Noble was at home in Australia at the time when he ended up filming the scene where Walter first meets Olivia in the mental hospital’s cafeteria, with his daughter playing Olivia. According to him, Noble immediately felt as if it was going to work out.
“I was so pleased with it,” Noble recalled fondly, mentioning that he rushed home to show it to his wife.
After the tape was submitted, he learned that they were going to offer him the gig just from that, without even making him audition back in the States.
3. Initially, Noble worried that the Twin Towers existing in the alternate universe would offend people, but felt the show’s presentation was “brilliant” in the end.
The alternate universe in “Fringe” was made to closely, but not exactly, mimic the main universe — with the Twin Towers still standing after 9/11 and President Kennedy not being assassinated. There’s also one theory that Humphrey Bogart doesn’t exist because Ronald Reagan and Cary Grant are named as the actors in his roles.
Noble was particularly fond of these quirks, but remembered being initially worried when he heard that they were going to make the Twin Towers reference.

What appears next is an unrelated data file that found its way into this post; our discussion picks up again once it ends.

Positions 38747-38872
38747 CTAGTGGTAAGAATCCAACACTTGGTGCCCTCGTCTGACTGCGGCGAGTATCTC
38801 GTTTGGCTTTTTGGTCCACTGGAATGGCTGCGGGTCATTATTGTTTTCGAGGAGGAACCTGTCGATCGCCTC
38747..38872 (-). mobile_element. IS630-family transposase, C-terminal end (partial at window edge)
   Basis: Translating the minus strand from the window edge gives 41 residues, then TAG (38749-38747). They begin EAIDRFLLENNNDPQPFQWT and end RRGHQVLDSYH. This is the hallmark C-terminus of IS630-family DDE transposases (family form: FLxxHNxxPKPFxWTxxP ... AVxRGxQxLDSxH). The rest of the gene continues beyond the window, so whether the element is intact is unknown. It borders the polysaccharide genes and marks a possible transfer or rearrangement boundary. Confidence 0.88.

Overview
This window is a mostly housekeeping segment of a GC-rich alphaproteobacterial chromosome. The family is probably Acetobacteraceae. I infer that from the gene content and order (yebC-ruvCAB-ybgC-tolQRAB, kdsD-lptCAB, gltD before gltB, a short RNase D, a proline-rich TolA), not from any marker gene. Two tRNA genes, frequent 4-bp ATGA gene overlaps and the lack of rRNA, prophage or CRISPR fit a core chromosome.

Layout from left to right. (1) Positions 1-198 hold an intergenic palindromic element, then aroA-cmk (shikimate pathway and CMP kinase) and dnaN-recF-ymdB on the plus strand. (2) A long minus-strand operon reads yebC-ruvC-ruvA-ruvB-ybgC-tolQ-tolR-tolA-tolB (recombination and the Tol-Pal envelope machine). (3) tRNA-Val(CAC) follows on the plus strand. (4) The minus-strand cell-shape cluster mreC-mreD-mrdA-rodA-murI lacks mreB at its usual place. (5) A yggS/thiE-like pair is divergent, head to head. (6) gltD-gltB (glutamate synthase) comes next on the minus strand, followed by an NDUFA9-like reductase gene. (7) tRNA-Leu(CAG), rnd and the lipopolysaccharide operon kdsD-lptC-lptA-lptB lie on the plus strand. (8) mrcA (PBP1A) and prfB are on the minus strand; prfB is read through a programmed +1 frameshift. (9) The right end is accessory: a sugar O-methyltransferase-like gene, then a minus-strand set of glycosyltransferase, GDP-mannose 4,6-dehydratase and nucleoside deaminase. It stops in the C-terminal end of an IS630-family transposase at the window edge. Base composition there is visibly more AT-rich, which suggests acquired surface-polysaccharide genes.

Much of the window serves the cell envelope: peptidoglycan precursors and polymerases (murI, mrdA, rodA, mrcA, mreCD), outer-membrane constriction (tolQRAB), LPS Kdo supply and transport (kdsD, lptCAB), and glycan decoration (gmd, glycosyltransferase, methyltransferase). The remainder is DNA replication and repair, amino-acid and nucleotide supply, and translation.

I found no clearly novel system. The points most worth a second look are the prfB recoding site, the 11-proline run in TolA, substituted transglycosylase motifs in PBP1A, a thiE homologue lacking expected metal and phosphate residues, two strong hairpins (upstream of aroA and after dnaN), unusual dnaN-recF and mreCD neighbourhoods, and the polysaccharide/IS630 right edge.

“I thought it may upset people a lot,” Noble said, who felt as if the inclusion was “dangerous.”
When he saw how the show actually approached it though, he was proud with how it was handled. “Everything was done with the utmost of respect,” Noble told HuffPost. “At no stage did we go out to sensationalize anything. I felt it was particularly courageous to do that. Because there was a certain elegance and beauty.”
4. Since he felt it didn’t affect his character, Noble didn’t concern himself with the various “Easter eggs” that were hidden for fans.
“Fringe” was known to hide quite a few “Easter eggs” throughout the series and also notably tried to create mysteries for fans to solve, such as using various white-and-blue symbols to open and close scenes.
Although some of “Fringe” fandom was based off these sorts of side things, since they didn’t concern the main plot, Noble didn’t focus on them all too much. “There were always Easter eggs all over the place, but I never saw them,” explained Noble, who then said why they were nothing more than a peripheral interest to him, “Look, it’s funny, they had nothing to do with my character.”